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Various Artists : Swing Summit Vol 1

Cottontail - 11.53
In A Mellowtone - 14.31
The Summer Knows - 5.18
Blue Moon - 7.44
Things Ain'T What They Used To Be - 12.45
Namesake - 10.14
Basie Like - 13.24
Upper Manhattan Medical Group - 11.03
You'Ve Changed - 5.33
Body & Soul, C Jam Blues - 6.35
C Jam Blues - 11.09
Take The A Train - 9.25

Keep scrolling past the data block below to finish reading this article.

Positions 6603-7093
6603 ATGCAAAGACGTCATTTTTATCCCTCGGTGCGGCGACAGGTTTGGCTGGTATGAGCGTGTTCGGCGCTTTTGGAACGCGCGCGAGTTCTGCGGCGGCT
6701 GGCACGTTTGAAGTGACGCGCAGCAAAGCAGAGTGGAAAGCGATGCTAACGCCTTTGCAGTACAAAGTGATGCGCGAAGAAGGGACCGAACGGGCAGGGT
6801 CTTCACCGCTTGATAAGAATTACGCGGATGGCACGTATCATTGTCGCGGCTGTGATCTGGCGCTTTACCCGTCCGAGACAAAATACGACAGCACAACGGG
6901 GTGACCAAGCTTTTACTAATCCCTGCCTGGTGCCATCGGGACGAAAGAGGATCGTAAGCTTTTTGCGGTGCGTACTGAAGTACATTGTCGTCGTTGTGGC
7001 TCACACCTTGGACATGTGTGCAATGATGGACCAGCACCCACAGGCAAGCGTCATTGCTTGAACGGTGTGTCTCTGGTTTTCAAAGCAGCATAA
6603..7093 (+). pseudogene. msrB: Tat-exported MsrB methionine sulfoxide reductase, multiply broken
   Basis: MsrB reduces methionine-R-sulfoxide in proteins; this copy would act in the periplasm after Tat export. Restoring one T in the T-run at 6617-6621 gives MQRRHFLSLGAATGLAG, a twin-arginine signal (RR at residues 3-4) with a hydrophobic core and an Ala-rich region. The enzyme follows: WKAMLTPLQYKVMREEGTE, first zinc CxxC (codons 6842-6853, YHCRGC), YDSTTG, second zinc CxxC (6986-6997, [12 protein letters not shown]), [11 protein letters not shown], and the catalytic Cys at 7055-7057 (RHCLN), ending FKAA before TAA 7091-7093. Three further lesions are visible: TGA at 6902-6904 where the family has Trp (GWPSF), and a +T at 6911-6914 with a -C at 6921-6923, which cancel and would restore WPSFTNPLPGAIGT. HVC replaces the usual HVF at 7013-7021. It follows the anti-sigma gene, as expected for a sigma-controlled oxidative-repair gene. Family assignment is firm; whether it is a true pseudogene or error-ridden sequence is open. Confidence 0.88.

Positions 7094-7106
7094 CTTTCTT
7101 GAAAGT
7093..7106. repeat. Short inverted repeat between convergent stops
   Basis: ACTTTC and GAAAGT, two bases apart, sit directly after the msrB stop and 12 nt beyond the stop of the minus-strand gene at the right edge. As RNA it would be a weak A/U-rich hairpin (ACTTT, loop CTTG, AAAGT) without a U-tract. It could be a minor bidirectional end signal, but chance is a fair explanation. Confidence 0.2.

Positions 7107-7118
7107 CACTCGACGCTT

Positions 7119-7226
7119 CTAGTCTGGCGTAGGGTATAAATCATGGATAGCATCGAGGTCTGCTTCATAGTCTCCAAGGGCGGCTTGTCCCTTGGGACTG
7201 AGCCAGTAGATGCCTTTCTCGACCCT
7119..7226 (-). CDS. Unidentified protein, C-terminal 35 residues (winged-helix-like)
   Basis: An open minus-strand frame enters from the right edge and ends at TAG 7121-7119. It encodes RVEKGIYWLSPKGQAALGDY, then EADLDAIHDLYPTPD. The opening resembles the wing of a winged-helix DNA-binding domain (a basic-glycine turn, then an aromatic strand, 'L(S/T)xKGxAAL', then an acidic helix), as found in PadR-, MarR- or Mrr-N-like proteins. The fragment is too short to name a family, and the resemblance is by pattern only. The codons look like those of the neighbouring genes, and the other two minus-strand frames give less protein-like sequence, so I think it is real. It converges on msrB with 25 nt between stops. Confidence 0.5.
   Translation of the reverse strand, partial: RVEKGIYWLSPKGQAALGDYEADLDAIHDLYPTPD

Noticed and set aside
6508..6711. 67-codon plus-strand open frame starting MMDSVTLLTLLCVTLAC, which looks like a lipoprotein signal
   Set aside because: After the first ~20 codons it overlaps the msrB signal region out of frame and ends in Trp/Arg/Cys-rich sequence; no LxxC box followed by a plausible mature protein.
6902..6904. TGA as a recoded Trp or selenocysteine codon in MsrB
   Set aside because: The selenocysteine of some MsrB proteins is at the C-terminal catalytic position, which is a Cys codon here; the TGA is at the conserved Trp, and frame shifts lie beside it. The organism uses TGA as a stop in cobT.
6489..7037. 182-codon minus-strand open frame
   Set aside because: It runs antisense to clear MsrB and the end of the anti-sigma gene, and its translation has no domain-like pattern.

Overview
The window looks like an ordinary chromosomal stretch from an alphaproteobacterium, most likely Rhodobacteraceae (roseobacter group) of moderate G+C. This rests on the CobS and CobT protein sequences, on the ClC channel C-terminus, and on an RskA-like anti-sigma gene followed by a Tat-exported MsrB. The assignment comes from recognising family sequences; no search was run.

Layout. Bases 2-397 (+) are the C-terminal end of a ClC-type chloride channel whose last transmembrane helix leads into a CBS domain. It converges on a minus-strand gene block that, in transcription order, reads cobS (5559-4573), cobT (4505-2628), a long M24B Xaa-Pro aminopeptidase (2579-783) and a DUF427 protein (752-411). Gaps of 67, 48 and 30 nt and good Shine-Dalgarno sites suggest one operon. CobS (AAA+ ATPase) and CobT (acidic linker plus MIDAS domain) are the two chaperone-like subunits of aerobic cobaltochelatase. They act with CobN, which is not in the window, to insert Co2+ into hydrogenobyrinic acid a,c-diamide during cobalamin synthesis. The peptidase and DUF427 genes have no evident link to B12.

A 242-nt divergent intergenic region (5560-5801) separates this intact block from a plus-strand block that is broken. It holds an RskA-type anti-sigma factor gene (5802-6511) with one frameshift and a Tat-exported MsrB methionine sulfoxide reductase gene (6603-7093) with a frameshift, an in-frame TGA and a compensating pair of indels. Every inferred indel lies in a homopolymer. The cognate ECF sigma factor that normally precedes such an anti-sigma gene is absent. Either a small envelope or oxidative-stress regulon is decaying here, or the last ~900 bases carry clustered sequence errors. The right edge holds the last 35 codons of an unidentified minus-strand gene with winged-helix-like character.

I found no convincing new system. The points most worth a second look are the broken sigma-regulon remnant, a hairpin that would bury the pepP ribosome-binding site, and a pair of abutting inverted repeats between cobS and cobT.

SWING SUMMIT — FIVE MODERN MASTERS LIVE IN CONCERT SEA BRIGHT, NJ, April, 1999 —If Kenny Barron is there, it’s an event. If Jon Faddis is there, it’s also an event. If both are present—along with Frank Wess, Ben Riley, Ray Drummond and Steve Turre—it’s definitely a summit meeting. And so it was in June 1997, when those six outstanding musicians gathered to celebrate the fifth anniversary of the Tarrytown Music Hall jazz series, the special brainchild of producer/ trumpeter Mark Morganelli. The original Swing Summit had featured Wess, Billy Taylor, Milt Hinton, Oliver Jackson, Harry “Sweets” Edison and Al Gray, all of them jazz veterans with roots in the Swing era. The anniversary concert united Wess with a younger generation (or two), hence its subtitle: “Passing the Torch.” But if the lineup had changed, the spirit was definitely present that June. Pianist Barron is a perennial poll winner and one of the masters of modern jazz. His big-band credentials date back to the 1960s, when he played with Dizzy Gillespie’s aggregation. Trumpeter Faddis likewise has strong connections to Dizzy, having been the master’s protege for many years. Today, Faddis leads the Carnegie Hall Jazz Band and carries on the Gillespie tradition of high-altitude pyrotechnics on his instrument. Saxophonist/flutist Wess is a veteran of the Count Basie and Toshiko Akiyoshi bands. Bassist Drummond, a longtime collaborator with Barron, cut his musical teeth with the Charles Mingus big band. Drummer Ben Riley, another Barron associate, boasts a pedigree that dates back to the late Swing era and includes a stint with Thelonious Monk. The wild card in the deck is undoubtedly trombonist Steve Turre. Called to fill in for the ailing Al Grey, Turre is a relative whippersnapper whose regular gig at the time of the Tarrytown concert was the band on “Saturday Night Live.” But never fear, Turre is a respected, accomplished jazz musician—and a poll winner in his own right (on conch shells, which he plays with astonishing artistry). Together—and they played together wonderfully—these six very individual musicians tackled a gaggle of standards: “Blue Moon,” “Body and Soul,” “Cottontail,” In a Mellow Tone,” “Take the A Train.” The also served up Milt Jackson’s “Namesake” and Morganelli’s “Basie-Like,” a 1980s composition that harks back to the riff-driven Basie band of the 1930s. Like that venerable organization, they made everything swing. John Nielsen ### FEATURING Ben Riley (drums) Ray Drummond (bass) Jon Faddis (trumpet) Frank Wess (tenor saxophone, flute) Steve Turre (trombone, conch shells) Kenny Barron (piano) SONGS Vol. 1 (SJ- 6002-2) Cottontail (11:53) In A Mellowtone (14:31) The Summer knows (5:18) Blue Moon (7:44) Things Ain’t What They Used To Be (12:45) Namesake (10:14) Vol. 2 (SJ- 6003-2) Basie Like (13:24) Upper Manhattan Medical Group (11:03) You’ve Changed (5:33) Body & Soul, C Jam Blues (6:35) Take The A Train (9:25) SWING SUMMIT — FIVE MODERN MASTERS LIVE IN CONCERT SEA BRIGHT, NJ, April, 1999 —If Kenny Barron is there, it’s an event. If Jon Faddis is there, it’s also an event. If both are present—along with Frank Wess, Ben Riley, Ray Drummond and Steve Turre—it’s definitely a summit meeting. And so it was in June 1997, when those six outstanding musicians gathered to celebrate the fifth anniversary of the Tarrytown Music Hall jazz series, the special brainchild of producer/ trumpeter Mark Morganelli. The original Swing Summit had featured Wess, Billy Taylor, Milt Hinton, Oliver Jackson, Harry “Sweets” Edison and Al Gray, all of them jazz veterans with roots in the Swing era. The anniversary concert united Wess with a younger generation (or two), hence its subtitle: “Passing the Torch.” But if the lineup had changed, the spirit was definitely present that June. Pianist Barron is a perennial poll winner and one of the masters of modern jazz. His big-band credentials date back to the 1960s, when he played with Dizzy Gillespie’s aggregation. Trumpeter Faddis likewise has strong connections to Dizzy, having been the master’s protege for many years. Today, Faddis leads the Carnegie Hall Jazz Band and carries on the Gillespie tradition of high-altitude pyrotechnics on his instrument. Saxophonist/flutist Wess is a veteran of the Count Basie and Toshiko Akiyoshi bands. Bassist Drummond, a longtime collaborator with Barron, cut his musical teeth with the Charles Mingus big band. Drummer Ben Riley, another Barron associate, boasts a pedigree that dates back to the late Swing era and includes a stint with Thelonious Monk. The wild card in the deck is undoubtedly trombonist Steve Turre. Called to fill in for the ailing Al Grey, Turre is a relative whippersnapper whose regular gig at the time of the Tarrytown concert was the band on “Saturday Night Live.” But never fear, Turre is a respected, accomplished jazz musician—and a poll winner in his own right (on conch shells, which he plays with astonishing artistry). Together—and they played together wonderfully—these six very individual musicians tackled a gaggle of standards: “Blue Moon,” “Body and Soul,” “Cottontail,” In a Mellow Tone,” “Take the A Train.” The also served up Milt Jackson’s “Namesake” and Morganelli’s “Basie-Like,” a 1980s composition that harks back to the riff-driven Basie band of the 1930s. Like that venerable organization, they made everything swing. John Nielsen ### FEATURING Ben Riley (drums) Ray Drummond (bass) Jon Faddis (trumpet) Frank Wess (tenor saxophone, flute) Steve Turre (trombone, conch shells) Kenny Barron (piano) SONGS Vol. 1 (SJ- 6002-2) Cottontail (11:53) In A Mellowtone (14:31) The Summer knows (5:18) Blue Moon (7:44) Things Ain’t What They Used To Be (12:45) Namesake (10:14) Vol. 2 (SJ- 6003-2) Basie Like (13:24) Upper Manhattan Medical Group (11:03) You’ve Changed (5:33) Body & Soul, C Jam Blues (6:35) Take The A Train (9:25)